Those buried channels were uncovered by three geologists: Jeff Halka of the Maryland Geological Survey, Steve Colman of the U.S. Geological Survey, and Carl Hobbs of the Virginia Institute of Marine Science. By uncovering these buried channels, they outlined in sharper detail the geologic forces that created the shape, size, and location of the current Chesapeake.

Those larger forces include ice ages crossing over to global warmings, and global warmings crossing back over to ice ages. During the heat, the lower reaches of many rivers along the East Coast became estuaries, and in this region the Susquehanna became the Chesapeake Bay. During the ice, estuaries became rivers. These crossovers happened several times over the last half million years.

The last crossover from river to estuary gave us the current Chesapeake Bay, the first time this estuary, for better or worse, has had humans living along its shores. During the end of the last ice age, according to one hotly debated theory, humans may have first trekked across the exposed Bering land bridge to begin the long, slow settling of North America. We are now well into that long-term interglacial, far enough along that humans known as scientists have been able to figure out some of the powerful forces that shaped the current estuary. These scientists built a bridge to the past, crossed over the bridge carrying the tools of geological science and brought back stories about the long and winding road that led to the birth of Chesapeake Bay.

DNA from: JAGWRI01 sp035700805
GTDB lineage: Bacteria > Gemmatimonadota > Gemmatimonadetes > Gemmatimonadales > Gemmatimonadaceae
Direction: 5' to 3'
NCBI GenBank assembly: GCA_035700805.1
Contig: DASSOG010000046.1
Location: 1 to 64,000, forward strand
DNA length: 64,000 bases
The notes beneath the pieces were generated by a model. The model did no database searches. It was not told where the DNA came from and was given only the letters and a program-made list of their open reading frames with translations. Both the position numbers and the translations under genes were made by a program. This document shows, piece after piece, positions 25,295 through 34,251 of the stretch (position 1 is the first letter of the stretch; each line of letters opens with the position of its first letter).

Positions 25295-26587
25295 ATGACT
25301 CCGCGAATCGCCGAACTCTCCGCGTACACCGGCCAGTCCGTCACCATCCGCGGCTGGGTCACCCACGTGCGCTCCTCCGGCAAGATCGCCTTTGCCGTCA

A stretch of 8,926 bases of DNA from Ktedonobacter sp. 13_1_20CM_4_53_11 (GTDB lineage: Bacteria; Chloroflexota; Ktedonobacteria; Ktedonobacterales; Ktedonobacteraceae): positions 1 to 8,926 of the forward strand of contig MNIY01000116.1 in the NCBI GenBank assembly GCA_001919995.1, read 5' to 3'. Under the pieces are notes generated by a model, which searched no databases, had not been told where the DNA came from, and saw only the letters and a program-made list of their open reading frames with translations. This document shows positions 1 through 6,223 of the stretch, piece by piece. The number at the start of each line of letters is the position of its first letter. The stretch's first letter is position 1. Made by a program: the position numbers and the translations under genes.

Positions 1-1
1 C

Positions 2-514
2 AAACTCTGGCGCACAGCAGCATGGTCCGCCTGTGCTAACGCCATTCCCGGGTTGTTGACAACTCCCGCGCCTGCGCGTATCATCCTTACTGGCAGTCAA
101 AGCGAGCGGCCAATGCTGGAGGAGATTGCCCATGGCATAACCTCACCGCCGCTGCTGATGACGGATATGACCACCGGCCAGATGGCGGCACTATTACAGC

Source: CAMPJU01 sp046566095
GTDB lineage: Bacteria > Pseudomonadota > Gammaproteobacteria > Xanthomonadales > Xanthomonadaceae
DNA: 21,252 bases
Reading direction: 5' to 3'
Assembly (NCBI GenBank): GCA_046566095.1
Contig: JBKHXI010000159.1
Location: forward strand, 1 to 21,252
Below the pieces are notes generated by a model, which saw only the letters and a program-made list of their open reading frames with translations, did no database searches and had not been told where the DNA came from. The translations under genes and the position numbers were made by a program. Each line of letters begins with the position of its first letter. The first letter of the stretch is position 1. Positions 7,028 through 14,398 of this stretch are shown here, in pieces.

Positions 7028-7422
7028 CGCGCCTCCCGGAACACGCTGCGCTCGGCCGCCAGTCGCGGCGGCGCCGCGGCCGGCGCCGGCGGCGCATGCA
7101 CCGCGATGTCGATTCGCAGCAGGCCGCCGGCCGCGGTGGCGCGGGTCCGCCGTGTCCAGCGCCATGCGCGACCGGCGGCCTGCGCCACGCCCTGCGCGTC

With this issue of Chesapeake Quarterly, a magazine that began 10 years ago, we're bringing you two stories about the origins of a Bay that began 10,000 years ago. "Channeling the Chesapeake" looks back half a million years to the buried channels of earlier Chesapeakes; "Imprint of an Impact" looks back even further, recounting Wylie Poag's discovery of a big bang that shook the earth and ocean some 35 million years ago on the spot where the southern half of the Bay would later arise.